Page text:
The new St Tropez

PACKED OUT: Peel marina has the look of St Tropez these days

PACKED OUT: Peel marina has the look of St Tropez these days

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WITH its harbour full of yachts, even on a dull day Peel quayside has an air of St Tropez about it these days.

The government-constructed £2.5m marina has transformed the inner harbour into a haven for leisure boats and a secure berth for working fishing boats.

The marina, which opened in May 2009, provides 118 pontoons, 80 of which are occupied by local boats. The remainder are snapped up by yachts visiting from all round the UK, Ireland, Europe and America.

Director of harbours Captain Michael Brew said: ‘The department felt that developing a marina in Peel would be successful in attracting visitors and unlocking hidden demand for marina berths among residents. What has been a surprise is the speed at which this occurred and the level of demand that has been maintained.’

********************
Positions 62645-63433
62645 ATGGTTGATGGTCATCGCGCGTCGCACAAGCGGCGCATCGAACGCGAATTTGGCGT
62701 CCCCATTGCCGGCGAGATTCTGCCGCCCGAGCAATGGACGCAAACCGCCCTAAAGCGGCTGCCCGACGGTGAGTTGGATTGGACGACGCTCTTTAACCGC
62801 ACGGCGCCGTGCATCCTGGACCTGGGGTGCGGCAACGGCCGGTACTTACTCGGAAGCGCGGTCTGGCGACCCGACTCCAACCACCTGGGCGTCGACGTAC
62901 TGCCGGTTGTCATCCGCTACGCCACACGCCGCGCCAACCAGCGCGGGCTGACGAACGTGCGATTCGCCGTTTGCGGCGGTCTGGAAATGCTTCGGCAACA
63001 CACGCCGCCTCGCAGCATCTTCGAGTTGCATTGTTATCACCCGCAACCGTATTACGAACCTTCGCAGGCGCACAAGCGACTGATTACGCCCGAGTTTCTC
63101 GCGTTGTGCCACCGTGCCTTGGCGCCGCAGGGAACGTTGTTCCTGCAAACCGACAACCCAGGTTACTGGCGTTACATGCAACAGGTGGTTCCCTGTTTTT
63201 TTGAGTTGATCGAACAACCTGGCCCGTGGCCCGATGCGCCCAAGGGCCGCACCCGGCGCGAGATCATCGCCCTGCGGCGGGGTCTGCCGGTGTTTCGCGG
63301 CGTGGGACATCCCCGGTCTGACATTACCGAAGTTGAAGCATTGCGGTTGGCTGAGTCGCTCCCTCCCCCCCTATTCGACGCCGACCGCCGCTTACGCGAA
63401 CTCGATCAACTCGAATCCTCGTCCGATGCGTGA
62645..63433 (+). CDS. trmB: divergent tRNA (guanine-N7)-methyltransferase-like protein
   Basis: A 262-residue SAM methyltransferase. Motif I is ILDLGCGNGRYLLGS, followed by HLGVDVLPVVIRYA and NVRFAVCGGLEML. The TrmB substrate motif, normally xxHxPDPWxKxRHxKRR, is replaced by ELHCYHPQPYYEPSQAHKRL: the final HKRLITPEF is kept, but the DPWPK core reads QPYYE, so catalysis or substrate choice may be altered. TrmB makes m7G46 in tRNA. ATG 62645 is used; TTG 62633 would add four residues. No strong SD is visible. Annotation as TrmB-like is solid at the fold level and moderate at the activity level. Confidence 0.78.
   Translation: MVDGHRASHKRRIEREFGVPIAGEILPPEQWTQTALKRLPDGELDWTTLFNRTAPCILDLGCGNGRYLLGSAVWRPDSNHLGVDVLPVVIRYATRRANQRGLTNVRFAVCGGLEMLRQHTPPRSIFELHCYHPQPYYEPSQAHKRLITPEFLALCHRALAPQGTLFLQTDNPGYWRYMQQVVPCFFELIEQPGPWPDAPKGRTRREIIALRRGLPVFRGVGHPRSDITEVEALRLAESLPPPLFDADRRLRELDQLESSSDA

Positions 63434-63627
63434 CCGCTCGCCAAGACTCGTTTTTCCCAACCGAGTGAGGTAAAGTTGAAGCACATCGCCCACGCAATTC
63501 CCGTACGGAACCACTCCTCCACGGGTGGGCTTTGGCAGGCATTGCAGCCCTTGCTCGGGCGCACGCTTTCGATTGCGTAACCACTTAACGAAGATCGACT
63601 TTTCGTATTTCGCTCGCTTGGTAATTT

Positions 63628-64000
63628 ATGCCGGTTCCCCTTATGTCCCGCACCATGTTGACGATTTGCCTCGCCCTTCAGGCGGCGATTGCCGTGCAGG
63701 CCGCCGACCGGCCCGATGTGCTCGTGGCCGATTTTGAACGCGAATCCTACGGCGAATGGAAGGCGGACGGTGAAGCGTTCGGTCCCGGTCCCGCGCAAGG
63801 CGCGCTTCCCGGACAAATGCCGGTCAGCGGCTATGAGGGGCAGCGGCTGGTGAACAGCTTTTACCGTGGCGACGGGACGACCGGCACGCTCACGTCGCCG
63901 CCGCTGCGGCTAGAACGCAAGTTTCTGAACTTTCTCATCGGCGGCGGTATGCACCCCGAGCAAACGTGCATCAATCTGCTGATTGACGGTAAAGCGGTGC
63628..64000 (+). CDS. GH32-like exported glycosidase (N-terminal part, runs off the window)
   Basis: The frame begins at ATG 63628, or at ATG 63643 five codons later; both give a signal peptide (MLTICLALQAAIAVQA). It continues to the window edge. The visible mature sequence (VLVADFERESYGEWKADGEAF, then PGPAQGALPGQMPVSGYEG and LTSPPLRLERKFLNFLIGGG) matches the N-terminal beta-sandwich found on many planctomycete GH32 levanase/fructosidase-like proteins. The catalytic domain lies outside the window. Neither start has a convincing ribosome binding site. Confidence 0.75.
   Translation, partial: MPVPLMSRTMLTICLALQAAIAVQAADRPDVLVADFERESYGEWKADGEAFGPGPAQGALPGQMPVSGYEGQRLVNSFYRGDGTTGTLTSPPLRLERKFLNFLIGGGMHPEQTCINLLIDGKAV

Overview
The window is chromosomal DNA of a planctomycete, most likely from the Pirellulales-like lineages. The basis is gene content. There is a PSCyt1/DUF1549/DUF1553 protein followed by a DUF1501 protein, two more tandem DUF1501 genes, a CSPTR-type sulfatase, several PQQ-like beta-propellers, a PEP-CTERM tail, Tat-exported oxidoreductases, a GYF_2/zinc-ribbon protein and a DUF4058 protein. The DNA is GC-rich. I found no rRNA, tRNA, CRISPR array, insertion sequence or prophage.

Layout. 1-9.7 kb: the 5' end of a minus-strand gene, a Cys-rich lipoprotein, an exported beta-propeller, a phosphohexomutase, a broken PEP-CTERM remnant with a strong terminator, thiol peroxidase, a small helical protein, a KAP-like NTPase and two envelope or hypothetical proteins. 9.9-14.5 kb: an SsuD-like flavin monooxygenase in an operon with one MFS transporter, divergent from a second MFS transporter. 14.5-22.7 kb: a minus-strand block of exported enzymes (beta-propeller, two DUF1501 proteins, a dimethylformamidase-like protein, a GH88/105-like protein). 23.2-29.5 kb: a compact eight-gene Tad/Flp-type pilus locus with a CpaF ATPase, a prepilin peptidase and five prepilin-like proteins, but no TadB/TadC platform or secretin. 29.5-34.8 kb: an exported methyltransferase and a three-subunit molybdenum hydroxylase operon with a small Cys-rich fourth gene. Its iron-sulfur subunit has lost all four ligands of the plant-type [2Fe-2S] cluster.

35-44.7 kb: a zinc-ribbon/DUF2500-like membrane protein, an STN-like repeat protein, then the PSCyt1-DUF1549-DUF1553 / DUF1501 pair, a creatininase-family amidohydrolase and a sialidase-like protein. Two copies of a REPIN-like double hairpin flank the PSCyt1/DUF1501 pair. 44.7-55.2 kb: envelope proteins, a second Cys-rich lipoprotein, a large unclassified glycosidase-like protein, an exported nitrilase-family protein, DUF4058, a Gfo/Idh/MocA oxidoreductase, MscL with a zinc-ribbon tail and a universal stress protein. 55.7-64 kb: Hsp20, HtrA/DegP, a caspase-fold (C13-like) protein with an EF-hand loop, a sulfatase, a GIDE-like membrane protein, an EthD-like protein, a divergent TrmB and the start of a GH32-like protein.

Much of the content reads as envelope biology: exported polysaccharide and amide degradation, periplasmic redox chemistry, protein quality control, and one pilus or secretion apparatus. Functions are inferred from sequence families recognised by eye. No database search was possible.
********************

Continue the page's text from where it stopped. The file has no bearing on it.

He added that when the plans were being developed, a conscious decision was made to ensure that the pontoons would occupy only the middle and upper end of the inner harbour, leaving the seaward end of east and west quays for use by commercial fishing vessels.

‘As a result, the fishing industry has not been unduly inconvenienced by the marina, which has, in fact, provided a significant benefit,’ he said.

‘Construction of the water impounding gate required the narrowing of the inner harbour by also constructing two new quays. This had given the impounded area of the harbour a much greater level of shelter in bad weather.’

The marina has proved popular, too, with pedestrians, who appreciate the ease of access between both sides of the harbour by the Fenella Bridge, which had to be repaired earlier this year.

‘Judging by the impact that the marina has had on the town, the level of demand which continues to far exceed the number of available berths, and the feedback received by the department, the marina has undoubtedly been very successful,’ said Captain Brew.

‘Most people are happy with the marina and the way in which it operates. But this does not mean the department is complacent about the level of service that should be provided and we are always looking to improve things where we can and where we can afford to’.

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